Saturday, July 08, 2006

Civics classes lacking

Sometime during the past school year, I substituted for a history teacher at a local high school. One of the classes was a civics class. In case you didn't know, starting with the class of 2006, Civics is a required course for high school graduation.

The assignment for the day was to read a handout about 3 Supreme Court cases (including Brown v Board of Education and Roe v Wade) and answer some questions about the cases.

Four questions, to be exact.

In an hour and a half.

I cracked a joke about how easy a day they had, and they replied that it was a typical day for the class. In fact, there were days that the teacher would have NOTHING planned for the day.

And then we wonder why our children are so dumb sometimes.

To emphasize this point, two guys went to an all-women's school with a petition to end Women's Suffrage. Shaun has posted the video at our humor blog, Strange Things are Afoot at the Circle K.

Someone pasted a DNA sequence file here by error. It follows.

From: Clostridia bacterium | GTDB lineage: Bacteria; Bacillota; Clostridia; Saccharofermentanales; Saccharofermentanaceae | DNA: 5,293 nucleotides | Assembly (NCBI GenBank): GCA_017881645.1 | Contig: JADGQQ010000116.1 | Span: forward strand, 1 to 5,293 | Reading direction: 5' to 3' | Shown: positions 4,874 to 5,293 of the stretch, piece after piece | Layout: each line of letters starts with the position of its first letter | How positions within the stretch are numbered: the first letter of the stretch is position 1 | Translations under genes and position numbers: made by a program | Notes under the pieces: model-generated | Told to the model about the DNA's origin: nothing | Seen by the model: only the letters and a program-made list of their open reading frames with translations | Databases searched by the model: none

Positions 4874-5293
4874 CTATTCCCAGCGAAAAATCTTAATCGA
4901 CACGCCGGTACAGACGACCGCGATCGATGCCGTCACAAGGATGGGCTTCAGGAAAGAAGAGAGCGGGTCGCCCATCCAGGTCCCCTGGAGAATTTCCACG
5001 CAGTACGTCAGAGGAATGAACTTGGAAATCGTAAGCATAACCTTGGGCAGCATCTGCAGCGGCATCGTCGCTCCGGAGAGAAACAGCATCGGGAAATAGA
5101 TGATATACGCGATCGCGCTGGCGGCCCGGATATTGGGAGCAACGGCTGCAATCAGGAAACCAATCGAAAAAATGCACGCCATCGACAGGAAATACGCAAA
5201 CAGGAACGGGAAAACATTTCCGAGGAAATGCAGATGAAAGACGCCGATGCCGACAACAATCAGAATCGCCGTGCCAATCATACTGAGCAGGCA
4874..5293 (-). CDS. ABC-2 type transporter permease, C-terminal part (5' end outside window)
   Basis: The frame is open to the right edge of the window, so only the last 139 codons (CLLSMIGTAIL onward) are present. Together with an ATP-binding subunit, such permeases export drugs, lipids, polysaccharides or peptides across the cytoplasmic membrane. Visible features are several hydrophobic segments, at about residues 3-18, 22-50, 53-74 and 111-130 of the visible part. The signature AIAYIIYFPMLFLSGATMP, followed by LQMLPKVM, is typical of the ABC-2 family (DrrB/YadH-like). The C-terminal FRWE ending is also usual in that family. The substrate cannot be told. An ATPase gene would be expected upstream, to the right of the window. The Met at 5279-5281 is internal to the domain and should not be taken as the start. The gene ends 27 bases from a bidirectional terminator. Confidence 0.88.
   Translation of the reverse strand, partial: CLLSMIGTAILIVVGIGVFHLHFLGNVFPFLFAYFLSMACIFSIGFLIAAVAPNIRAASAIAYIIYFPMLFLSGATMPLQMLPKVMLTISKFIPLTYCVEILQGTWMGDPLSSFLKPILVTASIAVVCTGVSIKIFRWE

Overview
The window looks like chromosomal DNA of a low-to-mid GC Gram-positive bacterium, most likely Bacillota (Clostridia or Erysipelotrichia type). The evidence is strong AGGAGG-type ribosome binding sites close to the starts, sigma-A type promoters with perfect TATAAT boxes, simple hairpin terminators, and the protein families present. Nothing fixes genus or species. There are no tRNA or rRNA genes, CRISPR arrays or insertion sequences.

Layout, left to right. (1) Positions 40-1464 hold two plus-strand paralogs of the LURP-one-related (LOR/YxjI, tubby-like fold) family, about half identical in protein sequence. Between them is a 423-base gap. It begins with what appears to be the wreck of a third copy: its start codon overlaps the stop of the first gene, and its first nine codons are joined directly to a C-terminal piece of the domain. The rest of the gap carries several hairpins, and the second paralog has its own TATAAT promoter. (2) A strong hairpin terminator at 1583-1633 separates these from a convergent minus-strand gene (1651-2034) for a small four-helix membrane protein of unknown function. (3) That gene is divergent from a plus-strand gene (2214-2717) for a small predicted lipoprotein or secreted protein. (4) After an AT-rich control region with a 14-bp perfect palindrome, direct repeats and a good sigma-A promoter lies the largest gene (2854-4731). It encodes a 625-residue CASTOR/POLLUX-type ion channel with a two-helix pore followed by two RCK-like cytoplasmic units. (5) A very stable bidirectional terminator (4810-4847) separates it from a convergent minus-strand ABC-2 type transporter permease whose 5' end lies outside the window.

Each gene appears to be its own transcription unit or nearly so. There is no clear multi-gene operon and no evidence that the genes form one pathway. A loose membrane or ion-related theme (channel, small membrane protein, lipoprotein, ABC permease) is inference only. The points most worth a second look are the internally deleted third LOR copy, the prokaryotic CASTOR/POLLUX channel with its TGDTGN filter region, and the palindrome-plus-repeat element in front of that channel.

Jared said...

Beautiful observation. To be fair to all the other classes, most high school classes are lacking and could be improved greatly.

I can't recall one high school class that taught me as much in a year as any college class did in 3 months (that includes the easy general credits).

Steve said...

Thanks for the great post Bob. I wish there were more people like me. My two favorite pre-college courses were 7th grade Texas History and Geography and AP Comparative Government. Texas History was just fun, but AP Comparative Government was really tough. However, I loved it and ended up getting a BA in International Relations. I think that what made the course so appealing to me was that it was tough. I wish that schools would be less concerned about being academically rigorous...

That One Guy said...

academically rigorous... not much to worry about there.


My kids report to me often that MOST classes they attend are like this... there was even one teacher who would sleep on the couch in the class room while kids come and go during the period.

But let's go ahead and make a bunch of smaller districts, paying WAY more in administrative costs, and whine about overcrowded classrooms, because we need to make sure that our valued teachers have a "to-pupil" ratio they can handle.

I would guess it would be easier to "handle" if one was upright on one's own feet during the class period.